Yes, the mosquitoes are bad, but no, don't use DEET

Heavy rains and flooding across Iowa have created a wonderful environment for mosquito populations to explode. I rode to and from Grinnell on Friday and saw field after field with huge pools of standing water, even after a solid week of sunny weather in central Iowa.

Mr. desmoinesdem heard someone from the Iowa Department of Natural Resources say on Iowa Public Radio that mosquito counts this summer are about seven times higher than they were at the same time last year.

The Des Moines Register ran two articles about mosquitoes within the past week. The good news is that the mosquitoes that thrive in puddles on saturated ground are largely “nuisance species that can’t efficiently spread West Nile virus,” according to Ann Garvey, state public health veterinarian for the Iowa Department of Public Health.

The bad news is that experts cited in the Register are still encouraging people to use DEET-based insect repellents. The Register reported that the IDPH recommends “DEET at less than 30 percent concentrations to avoid potential health problems, including neurological problems.”

Dr. Denis Reavis, an urgent care physician at Mercy North in Ankeny quoted in this Register article, said DEET is the most effective way to prevent mosquito bites. The Register added:

DEET comes in different strengths for kids and adults. Babies less than 2 months old should not come in any contact with DEET.

Having researched this issue a few years ago after my older son was born, I would not recommend that anyone, even adults, use DEET in a household with children.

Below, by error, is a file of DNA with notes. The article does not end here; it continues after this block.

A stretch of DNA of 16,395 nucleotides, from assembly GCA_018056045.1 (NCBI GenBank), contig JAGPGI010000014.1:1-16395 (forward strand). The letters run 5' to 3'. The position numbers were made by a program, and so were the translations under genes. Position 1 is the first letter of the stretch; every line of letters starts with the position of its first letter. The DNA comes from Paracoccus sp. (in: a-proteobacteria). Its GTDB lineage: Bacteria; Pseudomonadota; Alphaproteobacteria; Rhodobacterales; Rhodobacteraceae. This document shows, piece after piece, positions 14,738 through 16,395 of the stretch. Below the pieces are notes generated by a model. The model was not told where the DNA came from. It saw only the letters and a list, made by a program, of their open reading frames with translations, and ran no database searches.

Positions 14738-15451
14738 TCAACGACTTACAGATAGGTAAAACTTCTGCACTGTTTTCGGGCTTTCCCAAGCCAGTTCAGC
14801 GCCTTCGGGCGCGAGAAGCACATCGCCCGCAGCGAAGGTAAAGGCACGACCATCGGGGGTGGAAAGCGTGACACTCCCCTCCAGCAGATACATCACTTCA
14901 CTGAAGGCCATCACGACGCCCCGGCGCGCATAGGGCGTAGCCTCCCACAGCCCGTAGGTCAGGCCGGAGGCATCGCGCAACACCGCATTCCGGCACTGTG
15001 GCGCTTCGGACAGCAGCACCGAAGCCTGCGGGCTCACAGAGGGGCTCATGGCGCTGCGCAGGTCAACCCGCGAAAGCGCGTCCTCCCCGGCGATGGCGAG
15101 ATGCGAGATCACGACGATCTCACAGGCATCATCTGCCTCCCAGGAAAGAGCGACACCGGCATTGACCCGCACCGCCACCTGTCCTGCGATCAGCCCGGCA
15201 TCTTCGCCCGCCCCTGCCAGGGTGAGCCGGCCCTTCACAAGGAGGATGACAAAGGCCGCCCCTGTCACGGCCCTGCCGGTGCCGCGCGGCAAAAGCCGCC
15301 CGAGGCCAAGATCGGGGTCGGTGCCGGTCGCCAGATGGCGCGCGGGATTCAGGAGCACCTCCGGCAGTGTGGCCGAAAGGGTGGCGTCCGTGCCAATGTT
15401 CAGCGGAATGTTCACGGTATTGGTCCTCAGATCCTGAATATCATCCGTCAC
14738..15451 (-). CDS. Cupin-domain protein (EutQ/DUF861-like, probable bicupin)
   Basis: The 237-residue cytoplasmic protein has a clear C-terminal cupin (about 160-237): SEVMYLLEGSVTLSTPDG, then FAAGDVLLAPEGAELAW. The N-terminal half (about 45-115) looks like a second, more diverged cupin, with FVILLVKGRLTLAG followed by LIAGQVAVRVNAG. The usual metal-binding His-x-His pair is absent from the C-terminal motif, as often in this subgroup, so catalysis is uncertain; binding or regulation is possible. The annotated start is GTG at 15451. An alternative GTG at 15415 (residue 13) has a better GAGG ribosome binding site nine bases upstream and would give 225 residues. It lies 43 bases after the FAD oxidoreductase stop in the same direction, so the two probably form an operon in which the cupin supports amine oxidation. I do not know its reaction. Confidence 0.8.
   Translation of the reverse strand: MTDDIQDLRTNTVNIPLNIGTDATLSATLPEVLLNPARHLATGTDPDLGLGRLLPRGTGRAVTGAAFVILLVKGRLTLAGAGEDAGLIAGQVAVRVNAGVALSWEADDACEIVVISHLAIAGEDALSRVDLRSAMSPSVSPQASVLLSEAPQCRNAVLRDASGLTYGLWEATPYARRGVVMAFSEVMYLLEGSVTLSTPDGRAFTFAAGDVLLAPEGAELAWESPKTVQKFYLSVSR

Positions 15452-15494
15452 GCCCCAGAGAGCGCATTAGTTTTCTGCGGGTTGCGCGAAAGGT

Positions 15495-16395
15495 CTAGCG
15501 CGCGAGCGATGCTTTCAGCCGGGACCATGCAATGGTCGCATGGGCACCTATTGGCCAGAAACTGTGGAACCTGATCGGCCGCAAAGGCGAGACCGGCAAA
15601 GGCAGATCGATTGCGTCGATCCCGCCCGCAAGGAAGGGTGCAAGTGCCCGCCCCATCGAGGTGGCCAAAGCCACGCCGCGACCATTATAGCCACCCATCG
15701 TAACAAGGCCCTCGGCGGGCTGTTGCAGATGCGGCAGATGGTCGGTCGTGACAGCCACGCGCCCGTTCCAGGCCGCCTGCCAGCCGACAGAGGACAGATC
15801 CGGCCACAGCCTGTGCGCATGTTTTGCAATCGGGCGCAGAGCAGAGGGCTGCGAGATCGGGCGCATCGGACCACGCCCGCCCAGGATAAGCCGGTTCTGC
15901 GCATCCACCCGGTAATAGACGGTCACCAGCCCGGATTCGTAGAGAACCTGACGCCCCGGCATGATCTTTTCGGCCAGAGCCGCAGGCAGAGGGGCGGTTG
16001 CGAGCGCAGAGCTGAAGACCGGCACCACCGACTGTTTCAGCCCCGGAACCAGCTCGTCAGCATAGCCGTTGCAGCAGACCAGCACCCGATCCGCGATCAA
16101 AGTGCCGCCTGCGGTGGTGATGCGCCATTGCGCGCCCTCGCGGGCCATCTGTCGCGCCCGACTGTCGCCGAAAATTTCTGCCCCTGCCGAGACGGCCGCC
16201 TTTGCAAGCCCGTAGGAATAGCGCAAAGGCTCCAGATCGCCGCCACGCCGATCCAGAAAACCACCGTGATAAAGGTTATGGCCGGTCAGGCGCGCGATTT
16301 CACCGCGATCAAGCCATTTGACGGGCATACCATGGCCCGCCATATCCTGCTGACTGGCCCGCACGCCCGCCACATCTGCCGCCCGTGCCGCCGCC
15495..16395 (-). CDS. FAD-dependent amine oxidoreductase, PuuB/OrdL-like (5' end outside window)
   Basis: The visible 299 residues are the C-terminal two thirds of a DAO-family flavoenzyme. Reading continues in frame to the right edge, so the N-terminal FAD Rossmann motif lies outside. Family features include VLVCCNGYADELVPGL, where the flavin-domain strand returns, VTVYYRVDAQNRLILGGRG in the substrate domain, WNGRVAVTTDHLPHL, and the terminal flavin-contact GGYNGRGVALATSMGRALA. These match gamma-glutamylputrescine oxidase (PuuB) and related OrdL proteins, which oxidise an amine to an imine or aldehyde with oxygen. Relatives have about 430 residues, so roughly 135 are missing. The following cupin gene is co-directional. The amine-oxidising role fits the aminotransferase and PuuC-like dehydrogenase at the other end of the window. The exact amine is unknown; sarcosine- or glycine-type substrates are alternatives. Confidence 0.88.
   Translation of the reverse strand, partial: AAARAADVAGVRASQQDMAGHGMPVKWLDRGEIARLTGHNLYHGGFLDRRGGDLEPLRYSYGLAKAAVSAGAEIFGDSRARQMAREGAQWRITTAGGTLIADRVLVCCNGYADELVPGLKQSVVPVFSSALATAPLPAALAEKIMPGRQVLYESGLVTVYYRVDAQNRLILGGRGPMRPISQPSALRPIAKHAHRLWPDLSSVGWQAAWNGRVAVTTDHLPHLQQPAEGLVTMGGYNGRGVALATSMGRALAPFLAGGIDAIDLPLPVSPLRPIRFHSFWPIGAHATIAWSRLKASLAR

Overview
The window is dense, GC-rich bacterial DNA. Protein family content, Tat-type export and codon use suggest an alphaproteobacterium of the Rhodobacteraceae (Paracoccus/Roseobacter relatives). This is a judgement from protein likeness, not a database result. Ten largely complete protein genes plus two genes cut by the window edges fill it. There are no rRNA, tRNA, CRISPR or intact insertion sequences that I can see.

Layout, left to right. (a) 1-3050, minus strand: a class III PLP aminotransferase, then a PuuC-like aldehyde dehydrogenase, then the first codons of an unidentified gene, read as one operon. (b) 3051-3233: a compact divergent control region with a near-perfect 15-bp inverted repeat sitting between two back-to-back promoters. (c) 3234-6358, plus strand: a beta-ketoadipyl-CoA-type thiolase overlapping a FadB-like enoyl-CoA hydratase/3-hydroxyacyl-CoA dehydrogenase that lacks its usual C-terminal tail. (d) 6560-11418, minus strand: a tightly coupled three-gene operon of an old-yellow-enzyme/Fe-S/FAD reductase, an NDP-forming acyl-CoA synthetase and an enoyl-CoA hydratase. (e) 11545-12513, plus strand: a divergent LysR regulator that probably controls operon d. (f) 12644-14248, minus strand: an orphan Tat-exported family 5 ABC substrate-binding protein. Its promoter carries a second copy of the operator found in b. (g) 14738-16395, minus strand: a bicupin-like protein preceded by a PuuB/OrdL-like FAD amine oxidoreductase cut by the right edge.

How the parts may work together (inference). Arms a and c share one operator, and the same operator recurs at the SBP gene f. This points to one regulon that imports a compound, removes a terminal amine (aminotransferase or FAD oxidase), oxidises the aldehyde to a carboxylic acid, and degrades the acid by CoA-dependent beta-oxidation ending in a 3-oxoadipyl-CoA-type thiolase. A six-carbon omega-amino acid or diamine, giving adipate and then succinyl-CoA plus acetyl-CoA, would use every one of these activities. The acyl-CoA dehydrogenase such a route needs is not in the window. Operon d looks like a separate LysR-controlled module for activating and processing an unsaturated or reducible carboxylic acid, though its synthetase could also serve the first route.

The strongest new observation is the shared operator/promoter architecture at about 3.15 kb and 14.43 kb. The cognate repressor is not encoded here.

The Environmental Protection Agency does not permit DEET products to be labeled “child safe” and requires labels directing parents not to allow children to handle the product. The American Academy of Pediatrics and the Environmental Protection Agency both recommend precautions when applying DEET to children, such as washing skin treated with DEET as well as treated clothing when children return inside. Few families find it practical to bathe their children and wash their clothing every time they come in from outside during the summer.

Kids Health for Parents, a web site published by the Nemours Foundation, recommends that repellents containing DEET be used “sparingly” on children between the ages of 2 and 12 and not put on their faces or hands, because children so frequently put their hands in their mouths.

The Lyme Disease Foundation has this advice for keeping ticks away: “On skin, use a repellent containing DEET. But don’t overdo it. Too much bug spray can cause breathing difficulty, especially in children.”

In any event, the U.S. Centers for Disease Control has found that “picaridin and the oil of lemon eucalyptus provide the same level of protection [from mosquitoes] as DEET.”

I’ve tried several of the natural bug repellents mentioned in this piece, including Buzz Away, Buzz Away Extreme and Bug Ease. They all seem to work equally well. The main difference between them and DEET is that you have to reapply the natural repellents more frequently, about every one to two hours. Usually that’s no problem for me, because I only need it when I walk the dog or take the kids to the park for an hour or two.

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